The All-Star break, such as it was, is over.
The NBA returns Wednesday with a pair of games: Washington at Memphis and San Antonio at Dallas. Another 21 teams start their second-half slates on Thursday, and the five remaining teams get back on the court Friday.
Here’s 10 things to know about what’s happening, what might happen and what to watch the rest of the way:
NO MORE ADVANTAGE
Home teams have gone 285-248 this season, a .535 winning percentage. It’s on pace to be the lowest in NBA history.
The record in that department is .551, set last season — and it was trending that way even before the pandemic. The bubble and playing the final 88 regular-season games without fans had nothing to do with that change; in fact, “home” teams in the bubble won 56% of their games at Walt Disney World.
But this year, teams believe the lack of fans factors into home-court advantage not meaning much. Plus, road teams are getting more rest than usual — they’re often in one city for multiple days to play a pair of games and typically can’t leave their hotels for anything other than basketball.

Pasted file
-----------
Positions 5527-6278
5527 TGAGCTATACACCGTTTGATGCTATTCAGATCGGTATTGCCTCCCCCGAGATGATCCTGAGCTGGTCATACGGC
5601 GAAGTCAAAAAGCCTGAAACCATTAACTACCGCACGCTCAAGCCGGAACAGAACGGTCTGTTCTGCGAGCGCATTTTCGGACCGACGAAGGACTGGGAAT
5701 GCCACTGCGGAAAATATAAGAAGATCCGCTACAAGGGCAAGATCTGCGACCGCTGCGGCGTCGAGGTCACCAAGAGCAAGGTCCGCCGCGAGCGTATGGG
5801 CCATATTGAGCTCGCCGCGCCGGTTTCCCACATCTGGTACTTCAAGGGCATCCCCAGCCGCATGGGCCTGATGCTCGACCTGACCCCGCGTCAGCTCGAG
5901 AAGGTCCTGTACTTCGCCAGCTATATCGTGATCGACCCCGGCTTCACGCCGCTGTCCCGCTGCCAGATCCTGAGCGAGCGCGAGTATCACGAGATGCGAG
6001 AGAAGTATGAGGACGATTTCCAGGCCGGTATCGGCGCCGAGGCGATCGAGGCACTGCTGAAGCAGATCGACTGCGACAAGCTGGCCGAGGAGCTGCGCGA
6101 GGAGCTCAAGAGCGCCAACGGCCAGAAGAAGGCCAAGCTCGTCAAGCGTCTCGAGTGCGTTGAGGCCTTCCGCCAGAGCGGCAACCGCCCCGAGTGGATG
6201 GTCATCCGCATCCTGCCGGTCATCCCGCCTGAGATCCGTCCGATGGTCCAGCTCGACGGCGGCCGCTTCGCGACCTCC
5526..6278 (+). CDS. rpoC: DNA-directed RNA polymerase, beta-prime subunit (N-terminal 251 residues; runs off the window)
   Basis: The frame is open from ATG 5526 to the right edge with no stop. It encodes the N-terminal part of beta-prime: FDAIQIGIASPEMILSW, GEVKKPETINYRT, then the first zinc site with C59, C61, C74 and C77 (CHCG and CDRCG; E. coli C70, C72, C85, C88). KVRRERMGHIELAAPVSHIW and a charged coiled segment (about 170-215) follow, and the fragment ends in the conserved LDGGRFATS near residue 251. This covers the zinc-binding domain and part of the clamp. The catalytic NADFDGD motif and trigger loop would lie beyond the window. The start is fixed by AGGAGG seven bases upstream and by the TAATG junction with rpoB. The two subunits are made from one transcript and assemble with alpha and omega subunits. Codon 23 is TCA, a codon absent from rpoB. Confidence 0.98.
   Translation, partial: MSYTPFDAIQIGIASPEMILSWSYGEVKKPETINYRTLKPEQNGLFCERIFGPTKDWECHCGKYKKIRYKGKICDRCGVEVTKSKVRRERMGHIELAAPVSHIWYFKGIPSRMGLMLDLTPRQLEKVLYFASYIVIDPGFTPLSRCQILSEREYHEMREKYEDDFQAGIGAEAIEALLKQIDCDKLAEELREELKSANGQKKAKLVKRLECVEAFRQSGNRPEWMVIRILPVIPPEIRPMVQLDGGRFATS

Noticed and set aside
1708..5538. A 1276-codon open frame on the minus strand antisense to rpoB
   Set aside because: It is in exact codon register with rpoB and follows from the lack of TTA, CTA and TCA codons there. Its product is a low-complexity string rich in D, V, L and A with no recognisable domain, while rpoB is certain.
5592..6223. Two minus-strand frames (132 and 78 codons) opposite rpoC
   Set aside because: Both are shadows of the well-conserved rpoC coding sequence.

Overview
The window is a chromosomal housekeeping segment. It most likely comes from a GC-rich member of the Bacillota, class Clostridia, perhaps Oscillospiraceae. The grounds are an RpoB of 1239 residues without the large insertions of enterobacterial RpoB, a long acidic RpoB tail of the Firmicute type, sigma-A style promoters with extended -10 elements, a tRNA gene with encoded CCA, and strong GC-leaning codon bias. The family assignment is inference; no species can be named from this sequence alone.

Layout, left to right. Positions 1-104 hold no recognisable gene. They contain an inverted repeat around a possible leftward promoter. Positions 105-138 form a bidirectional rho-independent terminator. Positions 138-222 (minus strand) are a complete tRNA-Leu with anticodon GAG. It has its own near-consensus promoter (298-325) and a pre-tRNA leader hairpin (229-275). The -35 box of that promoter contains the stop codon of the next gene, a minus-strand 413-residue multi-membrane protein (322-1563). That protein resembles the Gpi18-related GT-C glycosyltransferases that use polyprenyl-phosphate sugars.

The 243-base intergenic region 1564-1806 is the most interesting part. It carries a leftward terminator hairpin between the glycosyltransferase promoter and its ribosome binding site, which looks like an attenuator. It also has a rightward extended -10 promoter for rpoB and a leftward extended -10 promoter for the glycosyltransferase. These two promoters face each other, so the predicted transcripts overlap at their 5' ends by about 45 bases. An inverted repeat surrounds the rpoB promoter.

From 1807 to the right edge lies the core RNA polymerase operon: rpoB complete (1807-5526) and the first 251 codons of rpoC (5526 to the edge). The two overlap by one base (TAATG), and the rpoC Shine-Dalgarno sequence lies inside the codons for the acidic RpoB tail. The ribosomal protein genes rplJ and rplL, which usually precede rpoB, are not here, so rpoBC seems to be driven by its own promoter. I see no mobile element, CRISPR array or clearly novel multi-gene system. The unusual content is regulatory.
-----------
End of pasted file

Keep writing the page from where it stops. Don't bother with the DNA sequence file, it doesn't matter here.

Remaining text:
Utah has the best record at the All-Star break, which obviously suggests the Jazz are a title contender.
Recent history says otherwise.
In the previous 11 seasons, nine teams that had the best record at the break didn’t win the championship. The only exceptions: Miami in 2012 (the Heat were tied with NBA Finals runner-up Oklahoma City that season at 27-7 during the break), and Golden State in both 2015 and 2017.
3’S STILL WILD
Even with shortened schedules — teams playing 72 games instead of the usual 82 — there is a chance the record for 3-pointers made league-wide in a season gets broken.
NBA teams are on pace to make 27,731 3-pointers this season. That would be just 224 shy of the record, which is 27,955 set in 2018-19.
Teams are averaging 12.8 made 3’s per game, so the league is on pace to break that record for the ninth consecutive season. They’re also averaging 34.9 attempts from 3-point range per game, which will be a record for a 10th consecutive season — and nearly double the rate from a decade ago.